The other day, a friend of my was complaining that she was frustrated. She pitched an idea for a marketing tactic and her boss loved it. But he then, turned around and pitched it to his boss, taking full credit.
Now, there was tension at work and she didn't know how to speak up without jeopardizing her job altogether. I've heard this complaint before. If my friend says nothing the tension can build -- and spill over into her personal life. We all know our relationship with our boss can affect our work life balance.
Peter Handal, the CEO and chairman of Dale Carnegie Training, offers advice on how to address the issue in a non-accusatory way and hopefully in the end, gain the credit that deserve.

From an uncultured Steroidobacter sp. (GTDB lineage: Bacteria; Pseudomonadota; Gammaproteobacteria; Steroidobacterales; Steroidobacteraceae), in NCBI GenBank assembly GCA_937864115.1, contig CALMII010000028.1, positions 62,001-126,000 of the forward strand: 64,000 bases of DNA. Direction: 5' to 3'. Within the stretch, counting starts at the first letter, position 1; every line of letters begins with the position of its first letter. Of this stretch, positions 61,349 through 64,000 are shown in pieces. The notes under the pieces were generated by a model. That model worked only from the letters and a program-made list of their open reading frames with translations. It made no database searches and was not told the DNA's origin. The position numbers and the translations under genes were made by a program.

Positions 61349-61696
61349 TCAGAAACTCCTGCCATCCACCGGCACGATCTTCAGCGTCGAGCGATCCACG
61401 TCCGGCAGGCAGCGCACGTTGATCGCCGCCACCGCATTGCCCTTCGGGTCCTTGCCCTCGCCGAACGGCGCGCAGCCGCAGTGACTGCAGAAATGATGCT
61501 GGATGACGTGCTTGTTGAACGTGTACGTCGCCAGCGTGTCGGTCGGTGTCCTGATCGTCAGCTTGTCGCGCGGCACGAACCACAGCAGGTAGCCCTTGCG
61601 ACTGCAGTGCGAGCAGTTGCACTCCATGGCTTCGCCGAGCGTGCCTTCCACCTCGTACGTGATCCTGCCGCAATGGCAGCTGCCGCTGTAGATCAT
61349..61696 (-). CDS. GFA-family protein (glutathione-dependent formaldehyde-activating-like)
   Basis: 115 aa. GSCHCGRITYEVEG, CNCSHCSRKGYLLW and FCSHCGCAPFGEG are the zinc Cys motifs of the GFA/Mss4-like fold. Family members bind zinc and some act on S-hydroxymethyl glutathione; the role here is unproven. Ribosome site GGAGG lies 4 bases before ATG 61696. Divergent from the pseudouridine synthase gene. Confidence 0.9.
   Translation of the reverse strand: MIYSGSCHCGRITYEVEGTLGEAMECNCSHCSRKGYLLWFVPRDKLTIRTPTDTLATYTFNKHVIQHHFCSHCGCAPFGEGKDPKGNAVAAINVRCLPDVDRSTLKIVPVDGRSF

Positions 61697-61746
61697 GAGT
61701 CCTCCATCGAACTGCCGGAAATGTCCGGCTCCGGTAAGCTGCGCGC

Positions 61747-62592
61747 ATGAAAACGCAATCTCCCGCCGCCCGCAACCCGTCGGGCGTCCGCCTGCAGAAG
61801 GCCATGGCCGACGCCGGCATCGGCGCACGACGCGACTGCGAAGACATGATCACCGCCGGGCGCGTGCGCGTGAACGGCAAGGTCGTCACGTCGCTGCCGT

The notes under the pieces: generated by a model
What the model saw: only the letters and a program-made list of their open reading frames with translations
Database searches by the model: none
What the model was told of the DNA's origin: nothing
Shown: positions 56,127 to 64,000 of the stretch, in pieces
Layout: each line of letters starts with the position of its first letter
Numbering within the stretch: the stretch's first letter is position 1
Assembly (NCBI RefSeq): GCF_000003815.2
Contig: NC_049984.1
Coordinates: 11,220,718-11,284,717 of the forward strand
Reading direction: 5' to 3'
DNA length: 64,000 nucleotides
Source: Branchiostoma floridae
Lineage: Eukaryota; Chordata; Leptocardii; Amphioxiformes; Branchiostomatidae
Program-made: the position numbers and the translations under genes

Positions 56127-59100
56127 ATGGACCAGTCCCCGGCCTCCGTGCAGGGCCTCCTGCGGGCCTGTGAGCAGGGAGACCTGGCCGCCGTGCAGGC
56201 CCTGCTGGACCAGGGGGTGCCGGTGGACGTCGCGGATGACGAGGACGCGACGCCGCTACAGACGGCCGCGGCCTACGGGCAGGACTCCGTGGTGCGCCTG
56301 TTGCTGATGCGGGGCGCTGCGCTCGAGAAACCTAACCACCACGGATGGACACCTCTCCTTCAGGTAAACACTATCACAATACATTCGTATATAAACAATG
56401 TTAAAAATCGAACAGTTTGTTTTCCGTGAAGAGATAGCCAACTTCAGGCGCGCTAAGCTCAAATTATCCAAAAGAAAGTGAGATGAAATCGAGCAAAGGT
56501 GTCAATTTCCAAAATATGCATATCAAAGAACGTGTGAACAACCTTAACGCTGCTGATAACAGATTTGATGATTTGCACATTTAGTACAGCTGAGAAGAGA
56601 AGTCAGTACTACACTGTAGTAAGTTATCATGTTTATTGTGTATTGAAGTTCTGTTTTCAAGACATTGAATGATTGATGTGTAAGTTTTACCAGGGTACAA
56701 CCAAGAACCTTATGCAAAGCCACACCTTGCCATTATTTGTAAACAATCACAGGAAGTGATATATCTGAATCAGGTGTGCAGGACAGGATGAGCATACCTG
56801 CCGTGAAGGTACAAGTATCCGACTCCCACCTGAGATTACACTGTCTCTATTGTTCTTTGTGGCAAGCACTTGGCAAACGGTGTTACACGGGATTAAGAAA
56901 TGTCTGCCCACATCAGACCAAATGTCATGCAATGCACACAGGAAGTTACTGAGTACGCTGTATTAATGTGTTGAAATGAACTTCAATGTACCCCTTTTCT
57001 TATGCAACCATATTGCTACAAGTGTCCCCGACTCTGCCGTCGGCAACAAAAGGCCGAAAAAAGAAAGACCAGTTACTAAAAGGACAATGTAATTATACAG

1) In a group meeting situation, come up with a new idea to contribute that no one has heard before. Whether it expands upon your original idea or is entirely different, it will catch the positive attention of meeting attendees.
2) If you choose to approach your boss about the issue, speak objectively and do not accuse him/her or complain.
3) Tell your boss how you feel and develop a conversation with him/her that creates an understanding of how you should be recognized for your work.
4) If you think that your boss will react poorly to being approached, it may be best to leave the issue at rest, unless it becomes a greater problem.
5) If your boss takes a significant idea of yours and claims it as his/her own, you may want to involve others in the organization, possibly at higher levels, such as human resources, to help resolve the situation.
Readers, has this ever happened to you? How did you resolve it and did it permanently affect your relationship with your boss?